FEATURE: Vinyl Corner: Stevie Wonder – Songs in the Key of Life




Vinyl Corner

Stevie Wonder – Songs in the Key of Life


AS the legendary Stevie Wonder is...

 IN THIS PHOTO: Stevie Wonder in 1995/PHOTO CREDIT: Jeff Christensen/Reuters

exciting the crowds at Hyde Park right now, it seemed only fair to bring one of his albums into Vinyl Corner. I have already covered Innervisions so, when we think of the best Stevie Wonder album, is Songs in the Key of Life far from our minds?! (Make sure you buy it on vinyl). Wonder released Fulfillingness' First Finale in 1974 and, in this classic period, he was simply unstoppable. By the time 1976’s Songs in the Key of Life was released (on 28th September), Stevie Wonder was one of the most revered artists in R&B. He was scoring these chart successes and winning critical applause all around the world. Actually, by the time 1975 came to an end, Wonder was actually considering working with disadvantaged children in Africa and quitting music. Maybe there was a sense of expectation and weight around him…that it was getting a bit too much or, after such a busy creative time, it would provide a perfect contrast. Instead of emigrating to Africa for a bit, Wonder signed with Motown and, by 1976, he had created a signature album; a work that was instantly loved and respected. Over one-hundred-and-thirty people worked on Songs in the Key of Life and the sheer depth of the material is staggering. Wonder has, in interviews after the album’s released, claimed the period around Songs in the Key of Life was especially happy and he was in a very good place.

One can hear that freedom and inventive spirit running right through Songs in the Key of Life. At the time, the album was a big success but it has since gone on to inspire legions of artists. Everyone from Elton John, Michael Jackson and Mariah Carey have name-checked the album and have cited it as an influence. Not only has the album’s power and depth moved artists in terms of their own material; tracks from Songs in the Key of Life have been sampled and appropriated by other acts. Pastime Paradise was adapted by Coolio for Gangster’s Paradise; Will Smith used I Wish as the base for the hit, Wild Wild West, and (the album) continues to impact and resonate. Upon its release, sales exceeded expectations and Songs in the Key of Life became a blockbuster. It was certified diamond in the U.S. alone and was the biggest-selling album of 1977 behind Fleetwood Mac’s Rumours. It was not a shock that Songs in the Key of Life was a success. Think about some of the reviews that have arrived since 1976; the effusive words that have been paid to this masterpiece. I will borrow the words of two much-trusted sources on this blog: AllMusic and Pitchfork. The former, in their review, discuss the balance of love songs and social commentary:

Though they didn't necessarily appear in order, Songs in the Key of Life contains nearly a full album on love and relationships, along with another full album on issues social and spiritual. Fans of the love album Talking Book can marvel that he sets the bar even higher here, with brilliant material like the tenderly cathartic and gloriously redemptive "Joy Inside My Tears," the two-part, smooth-and-rough "Ordinary Pain," the bitterly ironic "All Day Sucker," or another classic heartbreaker, "Summer Soft."

Those inclined toward Stevie Wonder the social-issues artist had quite a few songs to focus on as well: "Black Man" was a Bicentennial school lesson on remembering the vastly different people who helped build America; "Pastime Paradise" examined the plight of those who live in the past and have little hope for the future; "Village Ghetto Land" brought listeners to a nightmare of urban wasteland; and "Saturn" found Steviequestioning his kinship with the rest of humanity and amusingly imagining paradise as a residency on a distant planet. If all this sounds overwhelming, it is; Stevie Wonder had talent to spare during the mid-'70s, and instead of letting the reserve trickle out during the rest of the decade, he let it all go with one massive burst. (His only subsequent record of the '70s was the similarly gargantuan but largely instrumental soundtrack Journey Through the Secret Life of Plants.)”.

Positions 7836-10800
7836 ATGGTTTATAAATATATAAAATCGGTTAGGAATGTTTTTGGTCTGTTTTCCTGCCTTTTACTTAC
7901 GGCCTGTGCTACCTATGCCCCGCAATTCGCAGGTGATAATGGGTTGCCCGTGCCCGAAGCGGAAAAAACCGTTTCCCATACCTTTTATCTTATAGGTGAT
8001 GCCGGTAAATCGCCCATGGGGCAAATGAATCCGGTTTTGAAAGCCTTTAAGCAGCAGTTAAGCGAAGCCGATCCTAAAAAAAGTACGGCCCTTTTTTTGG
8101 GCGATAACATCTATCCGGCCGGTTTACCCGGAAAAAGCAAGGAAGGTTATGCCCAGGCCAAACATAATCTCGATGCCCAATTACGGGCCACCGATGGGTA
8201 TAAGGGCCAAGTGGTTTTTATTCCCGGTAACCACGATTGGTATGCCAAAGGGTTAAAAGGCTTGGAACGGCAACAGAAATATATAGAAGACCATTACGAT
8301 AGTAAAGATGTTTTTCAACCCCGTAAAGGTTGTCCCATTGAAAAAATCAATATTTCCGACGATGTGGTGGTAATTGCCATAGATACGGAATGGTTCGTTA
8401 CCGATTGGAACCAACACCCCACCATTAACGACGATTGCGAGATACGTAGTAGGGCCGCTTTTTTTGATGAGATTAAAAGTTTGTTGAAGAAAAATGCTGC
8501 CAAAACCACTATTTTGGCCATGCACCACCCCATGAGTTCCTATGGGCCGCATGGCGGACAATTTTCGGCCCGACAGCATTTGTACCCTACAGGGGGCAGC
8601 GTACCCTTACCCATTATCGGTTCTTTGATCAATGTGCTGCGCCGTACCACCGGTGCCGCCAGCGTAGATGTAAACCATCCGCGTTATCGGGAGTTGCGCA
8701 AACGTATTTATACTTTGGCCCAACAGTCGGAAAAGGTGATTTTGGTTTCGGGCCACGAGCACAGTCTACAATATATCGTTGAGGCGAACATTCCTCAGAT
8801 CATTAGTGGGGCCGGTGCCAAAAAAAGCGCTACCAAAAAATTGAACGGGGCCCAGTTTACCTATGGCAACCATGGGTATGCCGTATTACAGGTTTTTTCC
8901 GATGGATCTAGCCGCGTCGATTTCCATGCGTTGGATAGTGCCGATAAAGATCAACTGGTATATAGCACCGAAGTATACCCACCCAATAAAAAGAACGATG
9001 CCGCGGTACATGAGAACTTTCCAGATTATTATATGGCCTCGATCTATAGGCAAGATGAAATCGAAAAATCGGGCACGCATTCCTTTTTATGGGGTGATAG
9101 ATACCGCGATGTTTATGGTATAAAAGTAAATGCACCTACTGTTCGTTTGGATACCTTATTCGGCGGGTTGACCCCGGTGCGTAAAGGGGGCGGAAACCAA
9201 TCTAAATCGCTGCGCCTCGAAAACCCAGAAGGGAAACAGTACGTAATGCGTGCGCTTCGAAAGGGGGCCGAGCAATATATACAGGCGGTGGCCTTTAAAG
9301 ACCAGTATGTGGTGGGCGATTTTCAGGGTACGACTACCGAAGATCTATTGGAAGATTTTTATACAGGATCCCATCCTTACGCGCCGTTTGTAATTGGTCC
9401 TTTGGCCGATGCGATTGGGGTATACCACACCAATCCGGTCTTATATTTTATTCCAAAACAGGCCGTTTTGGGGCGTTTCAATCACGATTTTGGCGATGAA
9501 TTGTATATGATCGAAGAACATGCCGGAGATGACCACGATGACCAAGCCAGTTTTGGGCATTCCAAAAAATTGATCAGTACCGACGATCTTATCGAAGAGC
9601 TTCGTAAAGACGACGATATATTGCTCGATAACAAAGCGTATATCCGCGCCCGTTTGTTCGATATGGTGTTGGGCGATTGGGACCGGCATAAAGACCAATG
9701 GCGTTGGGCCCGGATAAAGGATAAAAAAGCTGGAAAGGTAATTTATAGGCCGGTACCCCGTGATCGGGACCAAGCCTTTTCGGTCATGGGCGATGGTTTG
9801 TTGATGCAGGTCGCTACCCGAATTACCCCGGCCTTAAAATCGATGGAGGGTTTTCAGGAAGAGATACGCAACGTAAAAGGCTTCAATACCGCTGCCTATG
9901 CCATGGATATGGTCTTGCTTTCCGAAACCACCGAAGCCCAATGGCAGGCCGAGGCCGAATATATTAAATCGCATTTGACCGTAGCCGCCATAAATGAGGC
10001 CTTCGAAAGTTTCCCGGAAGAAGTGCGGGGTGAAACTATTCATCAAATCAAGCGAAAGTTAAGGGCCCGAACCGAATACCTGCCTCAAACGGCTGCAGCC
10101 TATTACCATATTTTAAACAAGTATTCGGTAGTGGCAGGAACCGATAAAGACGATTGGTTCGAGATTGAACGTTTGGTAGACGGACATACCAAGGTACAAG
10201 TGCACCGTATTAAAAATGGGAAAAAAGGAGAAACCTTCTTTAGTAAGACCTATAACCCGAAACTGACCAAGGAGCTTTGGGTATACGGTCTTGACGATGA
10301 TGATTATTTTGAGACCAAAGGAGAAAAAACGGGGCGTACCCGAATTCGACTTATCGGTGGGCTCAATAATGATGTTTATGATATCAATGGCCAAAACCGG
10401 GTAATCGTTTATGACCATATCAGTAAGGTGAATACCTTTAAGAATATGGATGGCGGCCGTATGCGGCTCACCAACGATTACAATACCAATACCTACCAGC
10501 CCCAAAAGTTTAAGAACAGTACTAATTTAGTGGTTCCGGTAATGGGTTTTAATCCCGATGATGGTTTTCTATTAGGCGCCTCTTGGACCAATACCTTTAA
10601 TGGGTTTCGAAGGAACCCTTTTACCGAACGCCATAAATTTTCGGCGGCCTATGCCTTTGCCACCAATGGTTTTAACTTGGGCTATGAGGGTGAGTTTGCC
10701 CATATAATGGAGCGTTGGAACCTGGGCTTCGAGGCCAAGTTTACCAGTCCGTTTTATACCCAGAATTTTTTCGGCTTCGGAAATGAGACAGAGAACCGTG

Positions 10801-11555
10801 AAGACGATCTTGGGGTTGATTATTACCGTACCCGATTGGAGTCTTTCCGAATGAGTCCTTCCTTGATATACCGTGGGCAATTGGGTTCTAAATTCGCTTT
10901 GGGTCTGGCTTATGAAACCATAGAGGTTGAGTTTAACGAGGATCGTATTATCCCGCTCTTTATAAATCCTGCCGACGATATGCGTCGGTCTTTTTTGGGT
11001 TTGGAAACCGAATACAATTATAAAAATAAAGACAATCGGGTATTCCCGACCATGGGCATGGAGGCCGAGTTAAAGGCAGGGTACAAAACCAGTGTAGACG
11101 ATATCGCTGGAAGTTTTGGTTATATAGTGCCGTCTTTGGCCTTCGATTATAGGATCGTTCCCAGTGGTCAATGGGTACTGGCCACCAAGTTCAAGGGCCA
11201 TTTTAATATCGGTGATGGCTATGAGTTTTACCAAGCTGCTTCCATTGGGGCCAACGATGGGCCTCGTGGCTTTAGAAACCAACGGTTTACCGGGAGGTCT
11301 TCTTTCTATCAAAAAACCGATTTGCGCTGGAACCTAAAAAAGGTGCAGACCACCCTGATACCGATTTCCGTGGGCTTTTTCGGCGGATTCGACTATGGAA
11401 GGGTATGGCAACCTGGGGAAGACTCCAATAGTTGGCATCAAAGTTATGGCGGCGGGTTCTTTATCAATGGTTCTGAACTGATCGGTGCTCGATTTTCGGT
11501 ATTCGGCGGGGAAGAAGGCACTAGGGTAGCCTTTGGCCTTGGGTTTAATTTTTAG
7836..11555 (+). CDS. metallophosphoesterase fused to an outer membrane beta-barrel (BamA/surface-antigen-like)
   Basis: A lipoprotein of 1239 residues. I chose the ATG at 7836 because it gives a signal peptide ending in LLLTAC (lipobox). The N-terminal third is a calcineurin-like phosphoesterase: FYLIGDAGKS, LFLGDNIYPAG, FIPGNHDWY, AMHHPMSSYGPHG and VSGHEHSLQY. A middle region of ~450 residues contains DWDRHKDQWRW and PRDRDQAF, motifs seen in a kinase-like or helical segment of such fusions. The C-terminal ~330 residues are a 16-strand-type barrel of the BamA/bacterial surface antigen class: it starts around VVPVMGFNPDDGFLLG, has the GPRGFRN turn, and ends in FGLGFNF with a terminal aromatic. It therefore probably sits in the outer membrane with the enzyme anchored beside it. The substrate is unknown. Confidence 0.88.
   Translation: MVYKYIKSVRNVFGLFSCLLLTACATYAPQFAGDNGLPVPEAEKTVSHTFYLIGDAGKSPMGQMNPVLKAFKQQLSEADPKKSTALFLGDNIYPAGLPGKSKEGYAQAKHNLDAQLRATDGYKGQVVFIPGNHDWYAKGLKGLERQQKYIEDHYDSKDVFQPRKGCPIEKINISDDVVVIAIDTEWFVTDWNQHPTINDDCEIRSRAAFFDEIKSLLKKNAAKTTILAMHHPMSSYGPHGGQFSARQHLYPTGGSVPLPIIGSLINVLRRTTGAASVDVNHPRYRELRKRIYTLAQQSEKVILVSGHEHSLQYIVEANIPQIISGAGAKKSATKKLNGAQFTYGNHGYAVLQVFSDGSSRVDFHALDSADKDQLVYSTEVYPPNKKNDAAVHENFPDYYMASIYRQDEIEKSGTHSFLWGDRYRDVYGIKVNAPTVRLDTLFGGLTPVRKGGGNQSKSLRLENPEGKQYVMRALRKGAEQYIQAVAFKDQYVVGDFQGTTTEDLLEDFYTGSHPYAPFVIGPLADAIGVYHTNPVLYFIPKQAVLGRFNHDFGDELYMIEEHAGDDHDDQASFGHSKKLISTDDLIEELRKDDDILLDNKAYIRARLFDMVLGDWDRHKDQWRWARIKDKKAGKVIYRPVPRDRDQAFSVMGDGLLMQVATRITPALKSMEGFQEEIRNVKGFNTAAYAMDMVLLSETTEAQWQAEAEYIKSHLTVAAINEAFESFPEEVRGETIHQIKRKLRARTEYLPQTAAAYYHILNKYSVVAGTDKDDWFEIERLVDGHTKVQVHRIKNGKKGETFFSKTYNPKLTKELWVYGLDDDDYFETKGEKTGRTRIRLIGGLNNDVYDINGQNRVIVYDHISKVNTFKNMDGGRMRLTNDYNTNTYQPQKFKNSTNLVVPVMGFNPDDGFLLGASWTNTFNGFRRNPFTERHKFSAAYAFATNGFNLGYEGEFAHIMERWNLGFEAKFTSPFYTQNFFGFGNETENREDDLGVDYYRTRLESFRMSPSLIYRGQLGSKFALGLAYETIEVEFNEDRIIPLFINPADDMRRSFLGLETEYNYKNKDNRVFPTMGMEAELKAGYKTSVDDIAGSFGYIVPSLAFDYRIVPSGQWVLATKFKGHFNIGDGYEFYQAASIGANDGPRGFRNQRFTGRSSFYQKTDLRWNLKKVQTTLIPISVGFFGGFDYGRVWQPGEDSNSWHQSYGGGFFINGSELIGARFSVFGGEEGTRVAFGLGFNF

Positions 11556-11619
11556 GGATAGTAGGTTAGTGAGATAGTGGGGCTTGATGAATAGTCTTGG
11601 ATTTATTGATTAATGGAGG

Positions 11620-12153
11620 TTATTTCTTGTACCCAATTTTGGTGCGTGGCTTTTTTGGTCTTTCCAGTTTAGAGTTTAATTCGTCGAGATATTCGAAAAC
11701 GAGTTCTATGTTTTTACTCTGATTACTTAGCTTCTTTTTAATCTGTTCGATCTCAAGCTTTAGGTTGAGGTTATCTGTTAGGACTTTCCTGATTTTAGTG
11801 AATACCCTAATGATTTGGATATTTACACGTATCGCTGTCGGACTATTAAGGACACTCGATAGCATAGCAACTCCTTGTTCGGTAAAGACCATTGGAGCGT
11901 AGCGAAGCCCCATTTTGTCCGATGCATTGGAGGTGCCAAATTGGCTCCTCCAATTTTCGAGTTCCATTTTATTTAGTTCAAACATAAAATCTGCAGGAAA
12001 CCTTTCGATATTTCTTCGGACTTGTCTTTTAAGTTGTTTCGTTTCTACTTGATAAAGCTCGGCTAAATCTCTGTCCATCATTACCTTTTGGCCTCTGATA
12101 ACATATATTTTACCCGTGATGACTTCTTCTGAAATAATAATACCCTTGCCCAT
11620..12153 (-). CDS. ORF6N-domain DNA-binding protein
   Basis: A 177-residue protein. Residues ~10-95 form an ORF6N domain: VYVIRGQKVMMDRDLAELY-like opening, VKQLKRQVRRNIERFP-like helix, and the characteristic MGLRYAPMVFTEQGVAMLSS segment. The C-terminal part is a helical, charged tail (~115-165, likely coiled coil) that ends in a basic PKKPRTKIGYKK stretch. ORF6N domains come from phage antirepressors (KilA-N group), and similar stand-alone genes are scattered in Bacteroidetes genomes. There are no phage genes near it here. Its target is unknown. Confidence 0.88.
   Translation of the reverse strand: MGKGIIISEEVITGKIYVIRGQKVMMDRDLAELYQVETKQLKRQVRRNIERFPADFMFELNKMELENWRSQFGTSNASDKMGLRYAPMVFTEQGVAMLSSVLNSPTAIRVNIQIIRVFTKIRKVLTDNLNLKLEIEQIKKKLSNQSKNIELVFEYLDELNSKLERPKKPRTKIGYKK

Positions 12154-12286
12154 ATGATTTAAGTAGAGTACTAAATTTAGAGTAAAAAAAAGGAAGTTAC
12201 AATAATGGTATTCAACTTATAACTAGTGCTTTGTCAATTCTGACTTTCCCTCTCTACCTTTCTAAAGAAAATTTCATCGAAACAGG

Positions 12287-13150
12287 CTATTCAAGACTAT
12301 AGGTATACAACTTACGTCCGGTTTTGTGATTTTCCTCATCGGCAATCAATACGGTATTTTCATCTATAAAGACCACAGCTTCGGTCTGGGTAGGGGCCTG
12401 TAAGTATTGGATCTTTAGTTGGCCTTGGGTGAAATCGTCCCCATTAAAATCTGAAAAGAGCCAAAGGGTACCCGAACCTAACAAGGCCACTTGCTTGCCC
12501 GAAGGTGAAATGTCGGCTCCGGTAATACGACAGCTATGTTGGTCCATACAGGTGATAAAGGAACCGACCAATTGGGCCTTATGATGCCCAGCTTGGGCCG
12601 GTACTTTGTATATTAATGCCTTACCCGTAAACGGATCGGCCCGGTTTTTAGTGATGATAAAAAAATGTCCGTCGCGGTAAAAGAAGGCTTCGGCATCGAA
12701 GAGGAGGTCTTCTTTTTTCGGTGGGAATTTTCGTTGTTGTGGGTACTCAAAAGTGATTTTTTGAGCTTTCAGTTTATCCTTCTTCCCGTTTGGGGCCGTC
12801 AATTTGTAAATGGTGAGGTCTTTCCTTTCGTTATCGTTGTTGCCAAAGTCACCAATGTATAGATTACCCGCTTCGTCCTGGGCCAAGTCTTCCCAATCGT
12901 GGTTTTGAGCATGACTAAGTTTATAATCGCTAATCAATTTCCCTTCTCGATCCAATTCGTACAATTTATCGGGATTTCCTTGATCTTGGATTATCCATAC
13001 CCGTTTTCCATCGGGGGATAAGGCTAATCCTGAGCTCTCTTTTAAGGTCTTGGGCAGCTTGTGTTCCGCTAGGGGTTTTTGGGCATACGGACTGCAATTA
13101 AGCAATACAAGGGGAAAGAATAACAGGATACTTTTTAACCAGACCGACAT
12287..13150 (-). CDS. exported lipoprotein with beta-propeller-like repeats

Pitchfork talked about Songs in the Key of Life’s success and how some objected to the sheer size and ambition of the record – and how the magnitude and cohesiveness of the album won big sales and awards:

Almost everyone understood the magnitude of Wonder’s achievement, but there were some objections, mostly having to do with the length and sprawl of the record. “[I]t has no focus or coherence,” wrote Vince Aletti in a wildly mixed but mostly favorable review in Rolling Stone. “The eclecticism is rich and welcome, but the overall effect is haphazard, turning what might have been a stunning, exotic feast into a hastily organized potluck supper.”

But to complain about the excess was to miss the point—any great double-album (The White AlbumExile on Main Street) could easily be edited into something tighter and more consistent, but the all-encompassing aspiration is the whole idea, the desire to contain multitudes and to cover as much ground as possible during a revved-up creative groove. Sometimes, more is more.

Certainly, the public understood. Songs in the Key of Life entered the album charts at No. 1, only the third record to hit that spot straight out of the gate (after Elton John’s two previous releases). It then stayed there for the rest of the year; to understand just how ubiquitous the music of the mid-’70s could be, consider that it knocked Frampton Comes Alive! out of the No. 1 slot, and was finally bested in January of 1977 by Hotel California. Inevitably, Wonder won his third straight Album of the Year award at the Grammys (he missed the ceremony because he was visiting Nigeria at the time)”.

There are countless highlights on Songs in the Key of Life but, to me, Pastime Paradise, As and Another Star are the finest tracks. To be honest, there is an embarrassment of riches and everybody is justified to argue with me. If the album sounds radical and truly breathtaking now, Songs in the Key of Life transformed R&B back in 1976 – as this article explores:

Broadening the genre: The record was influential because it completely blew apart the confines of R&B. It features a tremendous amount of experimentation that dig into striking new sonic and lyrical territory. The meter-defying "Contusion" is essentially a jazz fusion standard. "Village Ghetto Land" is a slice of Baroque classical that presents an uncomfortably visceral exploration of ghetto life — "Families buying dog food now / Starvation roams the streets / Babies die before they're born / Infected by the grief." And "Black Man" is essentially a master class in race relations and alternative history set to surging funk.